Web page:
,

today Romania,

for 500 years
until they were emancipated in 1855 and 1856 respectively.
7

In western Europe, other

atrocities

include a law in England, “enacted during the reign of Elizabeth I and not repealed until 1783,
[that] made it illegal merely to be Romani

a Rom could be put to death for having been born of
Romani parents” and even more sickening was an institutionalized

practice in Switzerland where,
“Romani persons were legally hunted as game, and captured Roma were released for this
purpose.”
8

Such cruelty was not simply social practice; it was the enacted law of the land. This
institutionalized and blatant hatred towards the Roma continues to affect relations with the Roma
,

as
will be deomonstrated

later.


World War II marked one of the darkes
t moments in history for many marginalized
groups, and the Roma can easily count themselves in that number. Easily, more than one million
Roma were killed during the Holocaust and Nazi occupations of Eastern Europe. Bertram notes
that, “In some areas, the
Nazis destroyed eighty percent of the Roma.”
9

As we will see later,
Czechoslovakia
saw

nearly
all of its
original Roma
ni

inhabitants

perish in

the Holocaust
.





6

Appelbaum, Diana Muir. "The Rootless Roma."
The American Interest

6.4 (2011): 82. Print.

7

Ba
nach, Edo. "The Roma and the Native Americans: Encapsulated Communities within Larger
Constitutional Regimes."
Florida Journal of International Law

(2002): 368
. Print
.

8

Bertram, Fred. "The Particular Problems of (the) Roma."
U.C. Davis Journal of Internat
ional
Law & Policy

2 (1996): 176
-
77
. Print.

9

Bertram,
177
-
8
.

7


The ensuing Cold War began an era of mixed and contradictory practices towards the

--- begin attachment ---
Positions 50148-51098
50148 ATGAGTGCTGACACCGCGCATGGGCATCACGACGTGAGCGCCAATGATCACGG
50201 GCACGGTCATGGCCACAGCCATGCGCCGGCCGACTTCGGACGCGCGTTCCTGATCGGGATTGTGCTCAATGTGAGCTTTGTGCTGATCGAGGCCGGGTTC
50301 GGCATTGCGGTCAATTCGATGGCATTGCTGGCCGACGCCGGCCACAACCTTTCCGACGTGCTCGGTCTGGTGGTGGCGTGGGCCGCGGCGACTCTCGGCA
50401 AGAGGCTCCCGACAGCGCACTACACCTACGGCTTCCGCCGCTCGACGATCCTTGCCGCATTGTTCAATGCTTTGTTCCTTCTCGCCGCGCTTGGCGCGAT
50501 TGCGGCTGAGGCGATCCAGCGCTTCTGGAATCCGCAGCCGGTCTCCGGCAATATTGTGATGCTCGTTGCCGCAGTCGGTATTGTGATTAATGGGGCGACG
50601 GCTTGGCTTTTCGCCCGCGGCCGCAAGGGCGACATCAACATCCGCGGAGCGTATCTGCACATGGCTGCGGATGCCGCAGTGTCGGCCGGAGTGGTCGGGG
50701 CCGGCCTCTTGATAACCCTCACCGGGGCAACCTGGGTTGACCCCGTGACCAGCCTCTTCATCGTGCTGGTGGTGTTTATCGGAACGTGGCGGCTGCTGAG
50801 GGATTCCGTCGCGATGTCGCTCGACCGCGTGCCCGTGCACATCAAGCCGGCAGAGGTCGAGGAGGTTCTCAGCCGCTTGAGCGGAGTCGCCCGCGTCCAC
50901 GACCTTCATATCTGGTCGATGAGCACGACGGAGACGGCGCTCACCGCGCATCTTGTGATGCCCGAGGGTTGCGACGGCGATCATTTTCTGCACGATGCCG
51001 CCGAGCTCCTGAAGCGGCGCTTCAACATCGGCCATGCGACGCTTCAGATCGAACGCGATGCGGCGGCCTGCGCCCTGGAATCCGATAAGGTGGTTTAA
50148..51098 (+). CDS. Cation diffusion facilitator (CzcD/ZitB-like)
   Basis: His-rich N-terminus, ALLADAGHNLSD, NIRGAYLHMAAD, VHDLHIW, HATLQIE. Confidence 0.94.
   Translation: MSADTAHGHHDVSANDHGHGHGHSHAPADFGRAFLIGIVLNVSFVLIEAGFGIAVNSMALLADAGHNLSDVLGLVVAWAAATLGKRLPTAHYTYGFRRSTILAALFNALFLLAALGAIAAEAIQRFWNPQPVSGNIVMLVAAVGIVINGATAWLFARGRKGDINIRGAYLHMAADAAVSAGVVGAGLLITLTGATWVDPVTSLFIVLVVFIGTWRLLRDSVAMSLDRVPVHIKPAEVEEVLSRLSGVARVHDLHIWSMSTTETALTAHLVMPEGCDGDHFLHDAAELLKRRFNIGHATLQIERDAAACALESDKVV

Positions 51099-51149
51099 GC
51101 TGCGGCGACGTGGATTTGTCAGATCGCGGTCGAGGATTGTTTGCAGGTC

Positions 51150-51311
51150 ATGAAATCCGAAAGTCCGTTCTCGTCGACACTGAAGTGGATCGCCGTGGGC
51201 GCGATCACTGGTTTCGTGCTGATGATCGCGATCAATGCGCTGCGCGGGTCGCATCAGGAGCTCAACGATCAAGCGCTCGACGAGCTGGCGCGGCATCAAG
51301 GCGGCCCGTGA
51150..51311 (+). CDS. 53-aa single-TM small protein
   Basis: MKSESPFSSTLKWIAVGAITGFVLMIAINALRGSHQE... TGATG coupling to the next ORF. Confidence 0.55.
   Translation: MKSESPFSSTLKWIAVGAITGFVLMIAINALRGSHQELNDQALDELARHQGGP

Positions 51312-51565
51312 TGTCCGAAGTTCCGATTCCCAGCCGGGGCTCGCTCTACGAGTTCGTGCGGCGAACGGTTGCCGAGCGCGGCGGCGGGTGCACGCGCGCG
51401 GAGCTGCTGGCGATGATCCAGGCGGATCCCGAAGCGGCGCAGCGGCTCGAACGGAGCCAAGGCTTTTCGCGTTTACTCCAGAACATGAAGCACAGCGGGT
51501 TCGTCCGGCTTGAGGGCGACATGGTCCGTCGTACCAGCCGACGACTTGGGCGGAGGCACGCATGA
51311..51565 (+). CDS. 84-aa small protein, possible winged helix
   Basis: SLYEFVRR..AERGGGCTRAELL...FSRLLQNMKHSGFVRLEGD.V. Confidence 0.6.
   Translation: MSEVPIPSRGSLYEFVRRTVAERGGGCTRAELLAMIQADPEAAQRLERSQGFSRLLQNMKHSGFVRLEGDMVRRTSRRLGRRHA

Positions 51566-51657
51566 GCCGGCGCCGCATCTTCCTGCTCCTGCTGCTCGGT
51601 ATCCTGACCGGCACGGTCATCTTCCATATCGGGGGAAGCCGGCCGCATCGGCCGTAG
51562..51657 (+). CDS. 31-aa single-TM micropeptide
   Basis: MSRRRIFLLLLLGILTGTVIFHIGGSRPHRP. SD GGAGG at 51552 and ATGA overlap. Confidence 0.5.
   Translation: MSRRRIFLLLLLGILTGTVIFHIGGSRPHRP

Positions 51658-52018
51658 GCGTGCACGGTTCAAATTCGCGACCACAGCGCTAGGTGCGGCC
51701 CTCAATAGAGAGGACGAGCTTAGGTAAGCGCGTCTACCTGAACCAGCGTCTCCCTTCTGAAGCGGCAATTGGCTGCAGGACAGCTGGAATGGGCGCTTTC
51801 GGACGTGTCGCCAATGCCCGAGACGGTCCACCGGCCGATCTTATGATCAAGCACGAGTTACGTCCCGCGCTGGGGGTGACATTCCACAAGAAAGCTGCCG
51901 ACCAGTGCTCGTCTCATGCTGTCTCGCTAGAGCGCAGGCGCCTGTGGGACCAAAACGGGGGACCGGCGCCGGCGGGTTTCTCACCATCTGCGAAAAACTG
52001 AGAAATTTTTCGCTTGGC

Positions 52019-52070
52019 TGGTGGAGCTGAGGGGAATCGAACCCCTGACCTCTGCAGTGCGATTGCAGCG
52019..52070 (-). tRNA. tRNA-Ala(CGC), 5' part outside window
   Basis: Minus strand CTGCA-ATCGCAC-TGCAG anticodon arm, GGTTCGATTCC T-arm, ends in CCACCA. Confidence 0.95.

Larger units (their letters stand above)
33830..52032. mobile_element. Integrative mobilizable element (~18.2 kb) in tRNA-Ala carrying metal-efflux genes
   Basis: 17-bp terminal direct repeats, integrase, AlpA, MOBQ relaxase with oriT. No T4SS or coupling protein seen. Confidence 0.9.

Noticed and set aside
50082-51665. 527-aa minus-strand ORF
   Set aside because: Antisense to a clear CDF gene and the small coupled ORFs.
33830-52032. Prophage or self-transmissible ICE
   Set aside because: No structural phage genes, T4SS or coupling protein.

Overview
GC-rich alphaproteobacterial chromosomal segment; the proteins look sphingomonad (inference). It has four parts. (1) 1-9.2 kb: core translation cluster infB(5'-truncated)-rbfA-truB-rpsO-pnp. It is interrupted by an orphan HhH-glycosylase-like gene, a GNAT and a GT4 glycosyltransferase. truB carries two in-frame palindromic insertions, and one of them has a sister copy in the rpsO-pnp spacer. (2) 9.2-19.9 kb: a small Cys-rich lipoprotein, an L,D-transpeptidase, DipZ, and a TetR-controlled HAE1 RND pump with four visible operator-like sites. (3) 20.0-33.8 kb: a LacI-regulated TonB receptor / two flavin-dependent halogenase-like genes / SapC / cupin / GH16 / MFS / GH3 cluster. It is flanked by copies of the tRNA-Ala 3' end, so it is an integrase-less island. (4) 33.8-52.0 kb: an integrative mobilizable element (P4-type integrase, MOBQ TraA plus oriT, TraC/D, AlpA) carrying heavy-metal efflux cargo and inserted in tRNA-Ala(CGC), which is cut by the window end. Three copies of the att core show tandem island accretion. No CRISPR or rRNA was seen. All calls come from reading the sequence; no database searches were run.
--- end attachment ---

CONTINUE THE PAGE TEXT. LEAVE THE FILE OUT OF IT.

Roma. While t
he communist regim
es in the East

theoretically maintained jobs and housing for
everyone, the conditions for most in these states were relatively poor. It seems that even though
the Ro
ma did relatively better under the communist regimes than they had before
, it was at
significant social and cultural cost and did not end discrimination against the Roma.
Under
communism, religion, class, and most markers of identity were streamlined.
Despite the
supposed equalizing of people under communism, the Roma were stil
l targeted

by majority
groups
. “Czechoslovakia, in the 1960’s and 70’s, instituted a program of forced sterilization for
Romani women, sometimes sterilizing them without their knowledge.”
10

Even this sort of action,
post
-
holocaust no less, was not found a shock in the media, nor was it given much attention.
T
he
Roma were stripped of their cultural heritage, but not of their distinction; of their label as ‘other’
or ‘non
-
human.’

After World W
ar II, discrimination of the Roma elsewhere did not diminish either. For a
large majority of the twentieth century, Switzerland instated a program called Pro Juventute,
reminiscent of the Australian practic
e with mixed Aborigine children.

The program

remov
ed
Romani children from their par
ents to be raised by non
-
Roma, and t
his program continued until
1972.
11

In Sweden, there was a practice prohibiting, “Roma from entering the country and
banish[ing] th
e Roma population already there


until 1954.
12

Recent Even
ts Influencing Current Policy

The status of Romani communities varies considerably across the European Union.
Therefore, to accurately understand the
current
dynamic between European government



10

Bertram,
179
.

11

Bertram,
178
.

12

Tsekos, Mary Ellen. "Minority Rights: The Failure of International Law to Protect the Roma."
Human Rights Brief

9.3 (2002
): 28
. Print

8

structures and the Roma, it is essential to look at
recent

eve
nts across Europe
.
Focusing on
national examples will be the focus of the following section, so the institutional deficiencies at
the most influential level can be exposed. There will be a review of several states from the East
and the West, taking an espe
cially
close

look at the post
-
Cold War situation
s

regarding the Roma.

A review across Europe
will highlight

the multispeed nature of current policy on the national
level. Some states are doing better than others, but none, as will be demonstrated, is doing well.

Expanding Eastward

E
astward
, the story of the Roma shifts, slightly and drastically.
Examining the r
est of the
East tells a relatively comparable treatment of the Roma.
In Romania, for example, Vadim Tudor,
a presidential nominee in the 2000 Romanian election said, “We are not interested in what
Gypsies want. All [Gypsies] should be put in jail. There is

no other solution.”
13

This sort of